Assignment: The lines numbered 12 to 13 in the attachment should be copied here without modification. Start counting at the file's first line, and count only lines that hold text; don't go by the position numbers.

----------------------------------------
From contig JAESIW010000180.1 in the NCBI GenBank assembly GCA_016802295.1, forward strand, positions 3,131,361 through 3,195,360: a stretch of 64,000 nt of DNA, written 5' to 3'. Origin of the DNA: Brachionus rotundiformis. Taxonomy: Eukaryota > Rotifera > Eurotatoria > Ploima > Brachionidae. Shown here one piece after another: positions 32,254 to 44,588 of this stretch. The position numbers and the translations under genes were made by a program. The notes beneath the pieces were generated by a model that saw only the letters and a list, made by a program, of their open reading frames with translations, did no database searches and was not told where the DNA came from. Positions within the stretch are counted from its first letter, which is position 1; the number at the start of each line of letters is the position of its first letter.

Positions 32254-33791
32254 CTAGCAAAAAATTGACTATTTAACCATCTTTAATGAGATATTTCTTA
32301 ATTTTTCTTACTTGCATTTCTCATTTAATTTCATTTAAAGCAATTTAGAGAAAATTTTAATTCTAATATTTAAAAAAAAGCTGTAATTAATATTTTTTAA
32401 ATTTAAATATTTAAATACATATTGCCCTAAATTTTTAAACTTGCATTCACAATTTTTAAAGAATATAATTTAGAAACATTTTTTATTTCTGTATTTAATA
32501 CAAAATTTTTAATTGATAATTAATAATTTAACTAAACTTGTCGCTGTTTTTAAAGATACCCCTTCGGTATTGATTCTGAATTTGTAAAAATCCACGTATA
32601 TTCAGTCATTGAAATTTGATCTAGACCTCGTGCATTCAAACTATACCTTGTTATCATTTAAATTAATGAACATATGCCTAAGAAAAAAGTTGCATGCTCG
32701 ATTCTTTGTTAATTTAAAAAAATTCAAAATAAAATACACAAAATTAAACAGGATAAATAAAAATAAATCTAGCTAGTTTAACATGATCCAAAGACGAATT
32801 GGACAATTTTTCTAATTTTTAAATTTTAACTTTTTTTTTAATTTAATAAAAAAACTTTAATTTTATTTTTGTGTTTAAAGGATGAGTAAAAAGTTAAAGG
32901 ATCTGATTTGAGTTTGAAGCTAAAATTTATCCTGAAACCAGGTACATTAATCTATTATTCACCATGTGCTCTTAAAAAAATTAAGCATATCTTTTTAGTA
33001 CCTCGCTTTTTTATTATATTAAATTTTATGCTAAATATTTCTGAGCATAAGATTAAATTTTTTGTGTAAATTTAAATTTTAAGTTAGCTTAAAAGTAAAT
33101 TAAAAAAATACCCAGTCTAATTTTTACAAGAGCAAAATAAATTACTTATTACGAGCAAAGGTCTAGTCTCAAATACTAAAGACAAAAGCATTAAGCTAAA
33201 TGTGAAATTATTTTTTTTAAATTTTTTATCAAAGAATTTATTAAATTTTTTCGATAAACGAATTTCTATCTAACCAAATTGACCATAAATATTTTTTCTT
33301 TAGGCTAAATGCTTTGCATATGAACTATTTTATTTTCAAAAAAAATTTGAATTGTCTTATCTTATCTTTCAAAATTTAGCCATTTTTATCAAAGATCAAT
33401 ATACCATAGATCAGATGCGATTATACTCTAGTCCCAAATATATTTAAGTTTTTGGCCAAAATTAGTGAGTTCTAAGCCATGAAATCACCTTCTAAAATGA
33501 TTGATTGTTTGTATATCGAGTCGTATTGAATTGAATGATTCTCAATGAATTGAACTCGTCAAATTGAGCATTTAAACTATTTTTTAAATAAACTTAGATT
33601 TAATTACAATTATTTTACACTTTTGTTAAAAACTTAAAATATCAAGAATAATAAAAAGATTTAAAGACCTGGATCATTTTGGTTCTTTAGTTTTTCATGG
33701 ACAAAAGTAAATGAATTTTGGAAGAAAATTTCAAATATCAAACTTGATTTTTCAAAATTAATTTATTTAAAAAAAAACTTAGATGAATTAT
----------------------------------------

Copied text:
33101 TAAAAAAATACCCAGTCTAATTTTTACAAGAGCAAAATAAATTACTTATTACGAGCAAAGGTCTAGTCTCAAATACTAAAGACAAAAGCATTAAGCTAAA
33201 TGTGAAATTATTTTTTTTAAATTTTTTATCAAAGAATTTATTAAATTTTTTCGATAAACGAATTTCTATCTAACCAAATTGACCATAAATATTTTTTCTT